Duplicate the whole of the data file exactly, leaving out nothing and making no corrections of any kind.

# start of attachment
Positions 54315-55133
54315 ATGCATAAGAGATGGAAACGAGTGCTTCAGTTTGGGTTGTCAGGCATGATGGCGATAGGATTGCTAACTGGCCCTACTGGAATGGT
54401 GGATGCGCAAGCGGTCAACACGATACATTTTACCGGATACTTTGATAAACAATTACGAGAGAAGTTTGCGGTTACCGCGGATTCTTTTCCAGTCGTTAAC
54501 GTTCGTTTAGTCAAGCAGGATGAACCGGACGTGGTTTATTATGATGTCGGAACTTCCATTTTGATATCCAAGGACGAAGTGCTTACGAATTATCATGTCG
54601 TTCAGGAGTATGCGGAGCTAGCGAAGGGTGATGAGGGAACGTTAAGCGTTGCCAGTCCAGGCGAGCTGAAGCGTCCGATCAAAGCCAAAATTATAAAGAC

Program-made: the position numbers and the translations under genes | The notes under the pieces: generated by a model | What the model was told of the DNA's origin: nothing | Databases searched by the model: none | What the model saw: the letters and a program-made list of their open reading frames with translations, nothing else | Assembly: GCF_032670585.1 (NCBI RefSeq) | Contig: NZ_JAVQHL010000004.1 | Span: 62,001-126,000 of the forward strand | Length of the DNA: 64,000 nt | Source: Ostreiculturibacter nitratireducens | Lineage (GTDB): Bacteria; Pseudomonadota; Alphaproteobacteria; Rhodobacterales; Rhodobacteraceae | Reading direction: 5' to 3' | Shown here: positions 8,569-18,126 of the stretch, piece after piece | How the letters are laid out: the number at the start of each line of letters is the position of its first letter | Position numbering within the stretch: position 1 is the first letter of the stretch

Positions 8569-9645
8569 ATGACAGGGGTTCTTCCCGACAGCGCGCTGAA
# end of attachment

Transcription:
Positions 54315-55133
54315 ATGCATAAGAGATGGAAACGAGTGCTTCAGTTTGGGTTGTCAGGCATGATGGCGATAGGATTGCTAACTGGCCCTACTGGAATGGT
54401 GGATGCGCAAGCGGTCAACACGATACATTTTACCGGATACTTTGATAAACAATTACGAGAGAAGTTTGCGGTTACCGCGGATTCTTTTCCAGTCGTTAAC
54501 GTTCGTTTAGTCAAGCAGGATGAACCGGACGTGGTTTATTATGATGTCGGAACTTCCATTTTGATATCCAAGGACGAAGTGCTTACGAATTATCATGTCG
54601 TTCAGGAGTATGCGGAGCTAGCGAAGGGTGATGAGGGAACGTTAAGCGTTGCCAGTCCAGGCGAGCTGAAGCGTCCGATCAAAGCCAAAATTATAAAGAC

Program-made: the position numbers and the translations under genes | The notes under the pieces: generated by a model | What the model was told of the DNA's origin: nothing | Databases searched by the model: none | What the model saw: the letters and a program-made list of their open reading frames with translations, nothing else | Assembly: GCF_032670585.1 (NCBI RefSeq) | Contig: NZ_JAVQHL010000004.1 | Span: 62,001-126,000 of the forward strand | Length of the DNA: 64,000 nt | Source: Ostreiculturibacter nitratireducens | Lineage (GTDB): Bacteria; Pseudomonadota; Alphaproteobacteria; Rhodobacterales; Rhodobacteraceae | Reading direction: 5' to 3' | Shown here: positions 8,569-18,126 of the stretch, piece after piece | How the letters are laid out: the number at the start of each line of letters is the position of its first letter | Position numbering within the stretch: position 1 is the first letter of the stretch

Positions 8569-9645
8569 ATGACAGGGGTTCTTCCCGACAGCGCGCTGAA